Rushing And Blank: The Marathon Bombing

I was getting a manicure when the marathon bombing first came on the news. I was deciding between dark blue and moss green. I stopped what I was doing and looked up at the TV. My friend didn’t look up. She kept going back and fourth between coral and teal.

I watched as two women getting pedicures put their hands to their mouths and stared at the TV in horror. The woman giving them pedicures started making sweeping statements like, “It’s a terrible world we live in,” and “there are such sick people in this world.”

My friend was still deciding on a color, not looking up. “What color are you getting?” she asked.

“I’m busy watching this,” I said. She didn’t reply or look up at the screen. “Do you see what’s happening?” I asked. “Do you get it?”

“I’m standing right here,” she said, still deciding on a color. “Of course I do.”

She got it. The pedicure lady got it. I got it. We just didn’t know what to say about it. Now, days later, I realize that everyone is allowed to get it in their own way. I have a real problem with some of things people post on Facebook, or with the kinds of sweeping statements that the pedicure lady kept making, but ultimately this is the way these people are dealing with it. When I think about how I feel about the whole thing my mind simultaneously goes blank and rushes. I think: it’s awful those people died. It must have been terrifying. I think: how dare they do that to Boston? No, that’s a stupid thing to think. I think: this reminds me of when my uncle died. At least I didn’t know anyone. I think: everytime a person dies someone knew them. What does it matter if I do? I think: I have no right to think any thoughts about this.

Still, when I try and think about how I feel about the whole thing I can’t think of anything. I feel sad and angry but I’m sad and angry a lot of the time. I feel like I should be thinking something important and clear but I can’t. I feel frustrated with myself for not knowing how I feel, but more than anything I feel frustrated with myself for thinking more about my own comprehension of this than the actual issue at stake. But I don’t know how I feel about the issue at stake, so I guess that brings me back to the beginning.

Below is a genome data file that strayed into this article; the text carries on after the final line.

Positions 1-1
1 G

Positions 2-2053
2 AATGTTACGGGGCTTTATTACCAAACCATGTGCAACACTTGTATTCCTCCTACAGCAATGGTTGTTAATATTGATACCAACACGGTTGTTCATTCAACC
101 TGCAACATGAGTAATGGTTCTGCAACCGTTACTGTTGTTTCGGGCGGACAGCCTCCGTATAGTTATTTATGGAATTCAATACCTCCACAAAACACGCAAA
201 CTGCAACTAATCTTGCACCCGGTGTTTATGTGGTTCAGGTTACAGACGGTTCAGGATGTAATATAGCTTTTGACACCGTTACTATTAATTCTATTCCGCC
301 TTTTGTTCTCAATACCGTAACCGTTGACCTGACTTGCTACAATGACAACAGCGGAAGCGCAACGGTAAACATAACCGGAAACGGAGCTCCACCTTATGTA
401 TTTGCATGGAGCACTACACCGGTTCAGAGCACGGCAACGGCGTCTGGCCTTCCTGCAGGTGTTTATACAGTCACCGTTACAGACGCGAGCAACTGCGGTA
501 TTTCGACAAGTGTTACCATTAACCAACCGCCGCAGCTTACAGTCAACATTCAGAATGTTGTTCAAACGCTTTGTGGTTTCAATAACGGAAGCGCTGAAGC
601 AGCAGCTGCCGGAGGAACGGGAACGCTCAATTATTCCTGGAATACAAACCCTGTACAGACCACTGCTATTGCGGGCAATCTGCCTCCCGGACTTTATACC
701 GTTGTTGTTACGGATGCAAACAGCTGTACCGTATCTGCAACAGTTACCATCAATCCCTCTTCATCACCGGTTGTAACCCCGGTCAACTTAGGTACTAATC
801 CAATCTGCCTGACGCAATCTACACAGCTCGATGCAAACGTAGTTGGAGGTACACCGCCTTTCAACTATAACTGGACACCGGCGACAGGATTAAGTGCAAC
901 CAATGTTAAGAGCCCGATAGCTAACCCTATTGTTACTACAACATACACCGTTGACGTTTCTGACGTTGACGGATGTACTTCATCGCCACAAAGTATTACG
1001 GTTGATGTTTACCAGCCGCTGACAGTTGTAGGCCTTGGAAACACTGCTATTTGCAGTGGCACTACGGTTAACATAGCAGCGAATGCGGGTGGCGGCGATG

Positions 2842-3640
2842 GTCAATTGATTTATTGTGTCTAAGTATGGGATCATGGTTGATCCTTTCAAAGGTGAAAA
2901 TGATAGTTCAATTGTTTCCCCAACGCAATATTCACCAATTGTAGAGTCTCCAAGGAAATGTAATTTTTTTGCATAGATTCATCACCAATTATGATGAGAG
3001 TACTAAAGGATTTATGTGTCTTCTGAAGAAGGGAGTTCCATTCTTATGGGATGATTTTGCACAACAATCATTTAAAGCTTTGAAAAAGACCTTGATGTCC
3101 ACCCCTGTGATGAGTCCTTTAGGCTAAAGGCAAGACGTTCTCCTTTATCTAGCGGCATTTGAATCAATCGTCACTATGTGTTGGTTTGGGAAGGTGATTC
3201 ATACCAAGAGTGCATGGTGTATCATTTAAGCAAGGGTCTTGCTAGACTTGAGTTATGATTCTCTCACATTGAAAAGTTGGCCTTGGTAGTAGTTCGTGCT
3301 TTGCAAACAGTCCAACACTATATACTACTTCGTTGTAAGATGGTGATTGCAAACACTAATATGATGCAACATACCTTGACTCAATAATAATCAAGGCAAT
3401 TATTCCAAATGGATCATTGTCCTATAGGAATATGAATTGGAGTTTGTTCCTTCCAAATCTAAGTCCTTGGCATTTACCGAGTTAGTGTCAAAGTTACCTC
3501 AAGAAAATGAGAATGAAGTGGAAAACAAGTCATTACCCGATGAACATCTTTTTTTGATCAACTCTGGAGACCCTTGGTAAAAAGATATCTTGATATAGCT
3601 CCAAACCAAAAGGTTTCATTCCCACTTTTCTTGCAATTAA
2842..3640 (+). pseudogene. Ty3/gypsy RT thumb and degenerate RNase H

I’ve heard people say a lot of awful things about this, and that’s one of the things I can’t make sense of. I heard someone say people need to stop freaking out because things like this happen all the time, just not usually in a rich little privileged city. I think that’s awful because Boston is my city and I don’t think she would have said that if she weren’t from New York. I think saying things like that is hateful, but then I wonder if thinking this way makes me hateful towards her. She said it because she can’t think of anything to say about it and sometimes people need something to say when they don’t understand something. I wanted to yell at her but I stayed quiet because I’m not sure I have anything better to say than she does. I don’t know how I feel about any it. I just know Boston deserves respect, right? Or is respect irrelevant at this point? Is it about something else?

I’m also sick of the argument that this is getting an unfair amount of coverage when terrible things are happening all the time in other countries. That’s really vague but I’m only being vague because the people who keep saying these things are being really vague too. I think that’s an awful argument to make because people are only freaking out so much about this / it’s only getting so much coverage because bombings don’t usually happen in Boston and well, yes, that makes it important and no, it doesn’t make other things in other places less important, it just makes this a different kind of important and a different kind of scary. But of course, people react to these things in different ways, and if that’s the way people want to react then I guess they should just react that way. I’m not even capable of forming coherent thoughts about any of it and at least they’re doing that, right? Still, somehow I feel like they aren’t.

Another thing I can’t figure out is why I feel scared. See, I don’t feel scared for my safety. I’m away at school. I’m far from there. No, I feel scared in a broader, deeper way. It isn’t that I think this is a terrible world full of terrible people. I haven’t lost faith in humanity or anything like that. Maybe it’s about time, and the way it hadn’t happened before the day it happened, but then it did happen and once it happened I started feeling like something was different. But the truth is I felt scared before this happened. I feel scared a lot of the time. It’s just that now I feel scared because everyone is scared and everyone keeps talking and buzzing around saying things but saying nothing and I guess the thing I’m scared of is I don’t really know if things were that different before this. But of course they were. People died. People got hurt. Our city was threatened. Of course it’s different. I just can’t explain how.

This is what I mean, though. I don’t know how I feel. I picked the dark blue and it’s on my nails now. My nails look perfect, even though her hands were shaking while she painted them. They’ll chip eventually and then I’ll pick the rest off and then I’ll let them be plain for a while and then I’ll paint them again and that will be that. It seems terrible that I associate the marathon bombing with getting a manicure. But it isn’t, not really. We can’t help the things we think, and we can’t help the way we make sense of the information that’s handed to us. I think I’d just like to let myself feel scared without trying to make sense of it. I think I’d just like to let myself feel even if I don’t know what it is I’m feeling. TC mark

image – hahatango

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